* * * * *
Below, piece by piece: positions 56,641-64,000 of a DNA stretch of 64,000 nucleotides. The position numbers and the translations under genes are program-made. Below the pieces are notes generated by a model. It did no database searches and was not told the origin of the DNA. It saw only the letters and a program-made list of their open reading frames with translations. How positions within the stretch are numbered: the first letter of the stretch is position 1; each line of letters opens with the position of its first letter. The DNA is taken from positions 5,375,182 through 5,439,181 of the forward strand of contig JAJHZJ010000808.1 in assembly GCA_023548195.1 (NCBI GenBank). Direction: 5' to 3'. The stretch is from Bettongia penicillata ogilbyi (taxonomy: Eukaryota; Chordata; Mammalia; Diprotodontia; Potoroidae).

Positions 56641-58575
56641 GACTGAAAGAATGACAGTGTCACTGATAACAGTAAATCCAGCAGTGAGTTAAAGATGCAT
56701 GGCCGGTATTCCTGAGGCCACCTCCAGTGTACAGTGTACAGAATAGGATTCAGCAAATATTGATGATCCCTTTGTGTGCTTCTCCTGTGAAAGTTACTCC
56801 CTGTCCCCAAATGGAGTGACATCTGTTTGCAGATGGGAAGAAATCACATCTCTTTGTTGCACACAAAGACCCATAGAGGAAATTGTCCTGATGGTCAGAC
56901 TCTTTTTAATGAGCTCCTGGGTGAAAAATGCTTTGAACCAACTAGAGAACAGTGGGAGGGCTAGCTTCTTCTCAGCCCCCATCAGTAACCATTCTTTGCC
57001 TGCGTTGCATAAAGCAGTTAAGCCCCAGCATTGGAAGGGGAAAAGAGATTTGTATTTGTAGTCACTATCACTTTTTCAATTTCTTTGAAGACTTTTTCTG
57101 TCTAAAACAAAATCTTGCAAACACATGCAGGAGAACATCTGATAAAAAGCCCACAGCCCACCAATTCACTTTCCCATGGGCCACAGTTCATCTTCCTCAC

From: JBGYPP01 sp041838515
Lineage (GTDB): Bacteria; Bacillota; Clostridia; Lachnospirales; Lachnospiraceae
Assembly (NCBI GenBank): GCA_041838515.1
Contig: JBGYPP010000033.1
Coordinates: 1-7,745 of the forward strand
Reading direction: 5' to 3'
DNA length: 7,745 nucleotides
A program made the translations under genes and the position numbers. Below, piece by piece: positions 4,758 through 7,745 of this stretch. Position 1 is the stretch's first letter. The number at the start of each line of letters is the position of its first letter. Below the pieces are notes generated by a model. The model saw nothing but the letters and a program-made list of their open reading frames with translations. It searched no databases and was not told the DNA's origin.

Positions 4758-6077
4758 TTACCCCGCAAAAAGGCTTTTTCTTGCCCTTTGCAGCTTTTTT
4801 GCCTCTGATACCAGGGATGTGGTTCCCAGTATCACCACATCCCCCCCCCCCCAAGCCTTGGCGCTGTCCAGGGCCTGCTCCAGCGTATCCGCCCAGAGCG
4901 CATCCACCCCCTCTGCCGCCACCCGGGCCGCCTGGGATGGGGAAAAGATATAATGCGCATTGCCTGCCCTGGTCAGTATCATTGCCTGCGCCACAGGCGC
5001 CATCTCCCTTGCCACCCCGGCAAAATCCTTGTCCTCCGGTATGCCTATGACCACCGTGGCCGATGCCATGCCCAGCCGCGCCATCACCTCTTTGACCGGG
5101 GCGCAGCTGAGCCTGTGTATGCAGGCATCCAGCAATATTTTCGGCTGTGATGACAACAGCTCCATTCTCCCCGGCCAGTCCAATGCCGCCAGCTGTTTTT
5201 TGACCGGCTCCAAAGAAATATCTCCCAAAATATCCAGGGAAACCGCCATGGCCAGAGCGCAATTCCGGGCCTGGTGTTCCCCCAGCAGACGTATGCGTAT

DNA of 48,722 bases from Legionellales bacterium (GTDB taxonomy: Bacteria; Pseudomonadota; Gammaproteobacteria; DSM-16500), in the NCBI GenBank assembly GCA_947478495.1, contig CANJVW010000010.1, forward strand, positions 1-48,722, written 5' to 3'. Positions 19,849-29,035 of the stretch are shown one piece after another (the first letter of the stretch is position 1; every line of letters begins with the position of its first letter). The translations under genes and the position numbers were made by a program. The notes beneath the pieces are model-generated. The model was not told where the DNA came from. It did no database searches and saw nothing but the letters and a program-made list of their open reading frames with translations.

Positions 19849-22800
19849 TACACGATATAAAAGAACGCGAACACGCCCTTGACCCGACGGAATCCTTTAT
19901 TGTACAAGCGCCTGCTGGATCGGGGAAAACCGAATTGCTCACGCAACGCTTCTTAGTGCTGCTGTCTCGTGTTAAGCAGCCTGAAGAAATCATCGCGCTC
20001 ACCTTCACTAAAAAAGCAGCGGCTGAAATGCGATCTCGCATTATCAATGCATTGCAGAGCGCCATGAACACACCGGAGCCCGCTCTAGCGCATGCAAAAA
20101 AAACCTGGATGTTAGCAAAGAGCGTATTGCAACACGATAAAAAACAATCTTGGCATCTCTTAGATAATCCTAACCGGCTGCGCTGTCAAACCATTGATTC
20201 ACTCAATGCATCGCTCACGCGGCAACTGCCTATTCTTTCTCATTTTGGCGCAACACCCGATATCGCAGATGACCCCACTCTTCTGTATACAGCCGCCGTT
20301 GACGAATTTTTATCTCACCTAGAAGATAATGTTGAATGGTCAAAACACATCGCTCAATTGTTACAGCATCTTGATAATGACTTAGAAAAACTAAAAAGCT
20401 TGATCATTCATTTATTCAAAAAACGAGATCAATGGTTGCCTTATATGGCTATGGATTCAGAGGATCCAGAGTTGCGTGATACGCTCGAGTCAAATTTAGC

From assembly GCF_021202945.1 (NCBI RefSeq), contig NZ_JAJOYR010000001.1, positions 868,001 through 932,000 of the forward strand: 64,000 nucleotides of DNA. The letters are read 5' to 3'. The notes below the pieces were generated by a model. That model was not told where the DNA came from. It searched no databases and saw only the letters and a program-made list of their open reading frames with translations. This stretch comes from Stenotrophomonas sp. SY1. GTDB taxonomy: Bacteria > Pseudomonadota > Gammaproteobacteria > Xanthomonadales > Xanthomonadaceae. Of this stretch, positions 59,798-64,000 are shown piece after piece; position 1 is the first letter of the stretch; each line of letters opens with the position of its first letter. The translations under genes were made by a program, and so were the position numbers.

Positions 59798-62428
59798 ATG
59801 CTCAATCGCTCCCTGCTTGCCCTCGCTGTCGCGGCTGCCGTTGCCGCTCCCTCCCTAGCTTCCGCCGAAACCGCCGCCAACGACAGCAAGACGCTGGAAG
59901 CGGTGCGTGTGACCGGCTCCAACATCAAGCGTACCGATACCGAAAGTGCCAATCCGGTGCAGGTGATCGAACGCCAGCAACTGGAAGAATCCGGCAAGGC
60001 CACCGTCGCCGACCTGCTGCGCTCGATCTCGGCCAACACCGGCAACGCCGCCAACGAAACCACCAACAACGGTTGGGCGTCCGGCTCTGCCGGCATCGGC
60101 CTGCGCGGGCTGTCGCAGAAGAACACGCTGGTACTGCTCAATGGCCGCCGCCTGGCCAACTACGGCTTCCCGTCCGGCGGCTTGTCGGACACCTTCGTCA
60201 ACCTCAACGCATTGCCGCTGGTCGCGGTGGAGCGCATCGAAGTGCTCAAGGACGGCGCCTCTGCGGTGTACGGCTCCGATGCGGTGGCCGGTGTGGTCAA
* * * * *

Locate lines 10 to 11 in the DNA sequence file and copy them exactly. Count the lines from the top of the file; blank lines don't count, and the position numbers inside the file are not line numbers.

Lineage (GTDB): Bacteria; Bacillota; Clostridia; Lachnospirales; Lachnospiraceae
Assembly (NCBI GenBank): GCA_041838515.1